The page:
Now that the first round of the latest expansion in college football is complete we can evaluate which conference or institution benefited the most. Without question the winner here is the Big Ten, thanks to the Pac-10 acting as its royal taster.
If you’re unfamiliar with the concept of the royal taster, allow me to explain what is, quite possibly, the worst job in the history of the world. Back in monarchical times (for you kids, that’s when there were kings besides Burger King) attempting to assassinate a king through poisoned food was far too commonplace for a king’s liking. Therefore the king assigned a member of his court the unenviable task of tasting his food first. If the royal taster failed to drop dead from poisoning, the king figured he was able to safely dig in without immediately dropping over dead.
In terms of recent college football expansion, the Pac-10 was the Big Ten’s royal taster.
What the Pac-10 did for the Big Ten was test the waters and taste the possibilities of expansion. The Big Ten was able to sit back, king of the castle, and watch the Pac-10 taste the food… and then see if it remained standing. Though the Pac-10 was unable to follow through on all of its ambitions, and suffered the embarrassment associated with that, the Big Ten now knows it is safe to take a big seat at the expansion table and scarf up whatever it wants, from teams in the Big East to the previously un-gettable get – Notre Dame.
The Big Ten is in the catbird seat, even if it appears as though it is standing pat right now. Even old battleaxes like former Notre Dame coach turned ESPN talking face, Lou Holtz, has “re-thought” his opinion on Notre Dame’s independence and now believes the Irish should join – yep – the Big Ten.
Holtz: “… I think Notre Dame ought to seriously consider joining the Big Ten. Because what I see happening, I see four or five superconferences.”
Of course any representative of ESPN has good reason to promote Notre Dame’s inclusion of the Big Ten. After all, ESPN is the conference’s biggest, and most prominent, TV partner. Notre Dame is routinely college football’s biggest TV draw. While the viewer is sometimes appears confused about who signs Holtz’s paychecks (Notre Dame, his former employer, or the Big Ten, his current employer), it is murky whether the about-face from a college football legend is motivated authentically. Regardless of motivation, however, there is more momentum behind Notre Dame joining the Big Ten than ever before.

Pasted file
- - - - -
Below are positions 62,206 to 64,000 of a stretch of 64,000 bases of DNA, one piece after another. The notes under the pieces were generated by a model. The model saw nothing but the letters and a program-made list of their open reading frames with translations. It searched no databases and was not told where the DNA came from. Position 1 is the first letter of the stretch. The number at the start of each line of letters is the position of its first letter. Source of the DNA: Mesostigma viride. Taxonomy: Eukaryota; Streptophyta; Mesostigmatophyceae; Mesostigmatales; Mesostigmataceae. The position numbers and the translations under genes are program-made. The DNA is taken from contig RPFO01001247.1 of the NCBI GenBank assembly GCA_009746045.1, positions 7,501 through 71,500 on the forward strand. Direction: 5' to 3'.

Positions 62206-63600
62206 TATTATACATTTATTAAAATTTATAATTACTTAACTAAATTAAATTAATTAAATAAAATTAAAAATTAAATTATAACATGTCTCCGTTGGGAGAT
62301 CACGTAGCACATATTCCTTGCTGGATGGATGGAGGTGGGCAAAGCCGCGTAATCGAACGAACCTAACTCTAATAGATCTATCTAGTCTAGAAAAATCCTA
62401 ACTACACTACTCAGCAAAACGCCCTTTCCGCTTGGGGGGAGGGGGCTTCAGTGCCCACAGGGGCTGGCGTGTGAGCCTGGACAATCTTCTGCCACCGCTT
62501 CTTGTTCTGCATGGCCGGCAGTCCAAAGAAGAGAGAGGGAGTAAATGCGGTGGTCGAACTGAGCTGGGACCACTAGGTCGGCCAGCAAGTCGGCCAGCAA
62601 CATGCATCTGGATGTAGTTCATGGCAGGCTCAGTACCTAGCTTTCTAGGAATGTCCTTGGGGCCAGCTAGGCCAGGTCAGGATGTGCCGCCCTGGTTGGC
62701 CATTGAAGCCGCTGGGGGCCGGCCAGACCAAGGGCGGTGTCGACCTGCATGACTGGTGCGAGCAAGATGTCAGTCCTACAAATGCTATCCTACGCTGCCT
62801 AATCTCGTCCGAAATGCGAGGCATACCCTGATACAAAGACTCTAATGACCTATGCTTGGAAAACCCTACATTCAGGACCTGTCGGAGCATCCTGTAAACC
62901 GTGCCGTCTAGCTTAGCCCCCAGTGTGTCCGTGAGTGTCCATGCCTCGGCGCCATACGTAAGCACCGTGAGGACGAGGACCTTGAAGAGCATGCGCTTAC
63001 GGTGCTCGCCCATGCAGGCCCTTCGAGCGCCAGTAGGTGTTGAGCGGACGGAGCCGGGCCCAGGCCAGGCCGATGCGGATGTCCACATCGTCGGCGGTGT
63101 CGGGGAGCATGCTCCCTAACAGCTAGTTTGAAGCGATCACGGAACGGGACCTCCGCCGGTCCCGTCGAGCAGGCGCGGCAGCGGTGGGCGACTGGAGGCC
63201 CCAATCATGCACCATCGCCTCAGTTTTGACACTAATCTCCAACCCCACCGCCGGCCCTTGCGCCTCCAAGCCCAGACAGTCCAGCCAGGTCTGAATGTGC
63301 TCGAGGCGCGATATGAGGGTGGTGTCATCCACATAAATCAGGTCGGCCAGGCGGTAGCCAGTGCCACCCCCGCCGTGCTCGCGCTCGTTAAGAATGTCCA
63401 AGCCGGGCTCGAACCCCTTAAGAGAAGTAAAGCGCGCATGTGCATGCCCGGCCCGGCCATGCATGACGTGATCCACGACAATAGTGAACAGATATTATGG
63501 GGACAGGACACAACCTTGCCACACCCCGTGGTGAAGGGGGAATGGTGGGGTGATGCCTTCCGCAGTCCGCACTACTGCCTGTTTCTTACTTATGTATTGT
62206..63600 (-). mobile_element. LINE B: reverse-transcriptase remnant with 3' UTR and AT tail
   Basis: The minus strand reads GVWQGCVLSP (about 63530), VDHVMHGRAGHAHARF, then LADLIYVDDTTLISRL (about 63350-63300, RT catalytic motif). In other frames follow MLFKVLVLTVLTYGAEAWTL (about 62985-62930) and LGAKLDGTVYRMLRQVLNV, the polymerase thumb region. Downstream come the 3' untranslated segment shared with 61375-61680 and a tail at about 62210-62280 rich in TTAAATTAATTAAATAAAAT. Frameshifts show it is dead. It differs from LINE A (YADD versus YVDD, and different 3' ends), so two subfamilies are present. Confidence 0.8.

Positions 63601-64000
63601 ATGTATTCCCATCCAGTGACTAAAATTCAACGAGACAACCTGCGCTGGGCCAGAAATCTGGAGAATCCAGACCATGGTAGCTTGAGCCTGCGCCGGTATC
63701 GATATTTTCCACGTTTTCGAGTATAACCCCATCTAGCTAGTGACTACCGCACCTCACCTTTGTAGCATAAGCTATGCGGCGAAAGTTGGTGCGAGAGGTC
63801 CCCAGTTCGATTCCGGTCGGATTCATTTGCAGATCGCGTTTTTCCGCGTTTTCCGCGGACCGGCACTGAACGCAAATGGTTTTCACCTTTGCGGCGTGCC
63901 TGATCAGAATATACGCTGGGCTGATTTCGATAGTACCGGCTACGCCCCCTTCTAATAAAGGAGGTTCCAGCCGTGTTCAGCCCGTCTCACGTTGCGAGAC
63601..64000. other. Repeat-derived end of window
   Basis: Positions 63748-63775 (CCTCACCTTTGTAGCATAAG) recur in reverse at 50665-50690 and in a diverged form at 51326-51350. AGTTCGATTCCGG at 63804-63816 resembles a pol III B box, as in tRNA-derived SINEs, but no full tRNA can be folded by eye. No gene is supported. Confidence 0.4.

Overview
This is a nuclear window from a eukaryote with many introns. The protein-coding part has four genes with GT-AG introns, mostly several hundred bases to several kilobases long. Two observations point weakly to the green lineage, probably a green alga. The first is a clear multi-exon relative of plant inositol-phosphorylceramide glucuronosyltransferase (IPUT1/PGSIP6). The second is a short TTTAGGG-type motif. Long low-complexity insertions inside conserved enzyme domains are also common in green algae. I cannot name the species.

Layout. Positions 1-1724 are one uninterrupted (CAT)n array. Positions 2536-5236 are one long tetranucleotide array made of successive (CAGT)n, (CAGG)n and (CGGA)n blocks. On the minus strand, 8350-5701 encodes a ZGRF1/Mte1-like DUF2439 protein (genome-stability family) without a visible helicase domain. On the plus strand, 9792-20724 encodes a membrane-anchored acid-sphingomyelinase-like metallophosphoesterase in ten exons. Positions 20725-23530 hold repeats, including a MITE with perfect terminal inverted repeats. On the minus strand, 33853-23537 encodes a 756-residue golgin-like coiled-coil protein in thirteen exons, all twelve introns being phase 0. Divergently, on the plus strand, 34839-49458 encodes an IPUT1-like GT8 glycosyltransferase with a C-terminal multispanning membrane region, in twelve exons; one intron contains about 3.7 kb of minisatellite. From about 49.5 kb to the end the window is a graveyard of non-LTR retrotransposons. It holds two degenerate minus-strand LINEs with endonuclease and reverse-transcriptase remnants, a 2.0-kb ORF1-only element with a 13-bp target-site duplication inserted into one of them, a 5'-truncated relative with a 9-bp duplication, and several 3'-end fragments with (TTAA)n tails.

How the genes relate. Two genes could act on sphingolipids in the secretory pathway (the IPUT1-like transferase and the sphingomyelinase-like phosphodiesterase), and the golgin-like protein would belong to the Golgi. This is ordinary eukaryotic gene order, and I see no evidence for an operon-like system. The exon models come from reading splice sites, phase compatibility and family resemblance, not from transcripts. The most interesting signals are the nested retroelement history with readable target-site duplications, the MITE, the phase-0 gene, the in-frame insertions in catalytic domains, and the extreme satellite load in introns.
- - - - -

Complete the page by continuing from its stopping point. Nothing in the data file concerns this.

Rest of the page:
A big reason why many (including me) are arguing Notre Dame should join the Big Ten is money. Few college institutions have been as overtly and unapologetically motivated by money than Notre Dame. Now no conference holds more cards than the Big Ten, especially since it pays out the most money of any conference to its affiliated schools… in the neighborhood of $20M per institution. Notre Dame responds to money, the Big Ten has it. The reality is now that the Big Ten is a more financially lucrative partner than independence.
While there are many financial reasons for the Big Ten to continue pursuing expansion, there are also “product quality” issues to consider. For example, with each passing day during the offseason another story or seven seems to surface about the varying temperatures of hot that plague Rich Rodriguez’s seat up in Ann Arbor. The point? Michigan is no longer a big time threat, or a big time draw, in the Big Ten. What Rich Rod has done to Michigan – attempt to completely transition it with new players and schemes – clearly has not worked in the two plus years he has been at the institution. Unless by “work” we mean force self-inflicted penalties and fail in conference play – and against Ohio State.
The Big Ten has the money, the leverage, and the space available to add a high profile, major draw institution to its ranks. Notre Dame joining the Big Ten would be a massive boost to its already successful cable network, as well, creating even more wealth for the conference that already enjoys the most by comparison.
Of course that is just Notre Dame. With talk of Texas A&M moving to the SEC cooling, the Big XII(ish) standing pat, and the Pac-10 announcing it is done with its expansion efforts, the Big Ten has enough leverage to dip into any willing conference. Athletic departments currently collecting puny checks from the Big East must listen to what the Big Ten can present – especially with more momentum behind Notre Dame moving to the conference than ever before.
The Big Ten is the Big Winner from this round of expansion because it has emerged with the most leverage to continue expansion momentum and add real financial value to the conference. No conference or school has emerged with more power to influence the future of college football than the Big Ten. And it will be fun to see what happens next.